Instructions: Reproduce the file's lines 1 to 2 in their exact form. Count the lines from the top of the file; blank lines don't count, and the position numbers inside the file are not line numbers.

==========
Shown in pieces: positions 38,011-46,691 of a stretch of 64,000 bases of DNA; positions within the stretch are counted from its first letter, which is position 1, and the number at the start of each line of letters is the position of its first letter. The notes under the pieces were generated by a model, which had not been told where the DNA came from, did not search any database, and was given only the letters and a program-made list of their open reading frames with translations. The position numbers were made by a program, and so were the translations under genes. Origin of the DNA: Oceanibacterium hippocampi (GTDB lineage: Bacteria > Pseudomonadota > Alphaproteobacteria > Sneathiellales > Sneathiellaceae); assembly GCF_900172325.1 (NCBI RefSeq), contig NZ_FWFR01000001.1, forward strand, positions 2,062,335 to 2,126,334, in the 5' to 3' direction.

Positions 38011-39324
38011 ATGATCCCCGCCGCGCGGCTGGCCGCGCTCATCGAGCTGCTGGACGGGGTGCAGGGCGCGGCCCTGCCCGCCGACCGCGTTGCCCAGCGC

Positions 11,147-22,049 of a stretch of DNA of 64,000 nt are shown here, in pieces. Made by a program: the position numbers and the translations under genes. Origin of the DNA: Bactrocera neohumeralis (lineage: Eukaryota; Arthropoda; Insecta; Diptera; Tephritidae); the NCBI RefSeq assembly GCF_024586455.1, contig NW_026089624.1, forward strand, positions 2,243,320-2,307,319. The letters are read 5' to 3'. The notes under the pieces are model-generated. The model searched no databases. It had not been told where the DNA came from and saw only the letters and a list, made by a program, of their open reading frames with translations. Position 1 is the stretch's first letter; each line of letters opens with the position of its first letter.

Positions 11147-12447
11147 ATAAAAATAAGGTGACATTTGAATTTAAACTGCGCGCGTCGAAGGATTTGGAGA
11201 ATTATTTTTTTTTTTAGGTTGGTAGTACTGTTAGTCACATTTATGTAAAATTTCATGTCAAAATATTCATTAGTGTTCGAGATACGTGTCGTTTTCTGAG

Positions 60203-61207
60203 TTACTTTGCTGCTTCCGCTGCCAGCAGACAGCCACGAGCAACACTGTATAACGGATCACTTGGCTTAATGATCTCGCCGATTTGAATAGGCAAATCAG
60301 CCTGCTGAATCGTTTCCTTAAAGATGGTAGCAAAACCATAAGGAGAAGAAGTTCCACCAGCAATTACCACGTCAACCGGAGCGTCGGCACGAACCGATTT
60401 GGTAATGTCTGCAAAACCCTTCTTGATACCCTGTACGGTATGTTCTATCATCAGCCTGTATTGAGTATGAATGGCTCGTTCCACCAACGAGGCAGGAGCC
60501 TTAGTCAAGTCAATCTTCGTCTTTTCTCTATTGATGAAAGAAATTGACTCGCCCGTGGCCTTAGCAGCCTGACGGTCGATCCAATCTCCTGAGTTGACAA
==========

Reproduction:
Shown in pieces: positions 38,011-46,691 of a stretch of 64,000 bases of DNA; positions within the stretch are counted from its first letter, which is position 1, and the number at the start of each line of letters is the position of its first letter. The notes under the pieces were generated by a model, which had not been told where the DNA came from, did not search any database, and was given only the letters and a program-made list of their open reading frames with translations. The position numbers were made by a program, and so were the translations under genes. Origin of the DNA: Oceanibacterium hippocampi (GTDB lineage: Bacteria > Pseudomonadota > Alphaproteobacteria > Sneathiellales > Sneathiellaceae); assembly GCF_900172325.1 (NCBI RefSeq), contig NZ_FWFR01000001.1, forward strand, positions 2,062,335 to 2,126,334, in the 5' to 3' direction.

Positions 38011-39324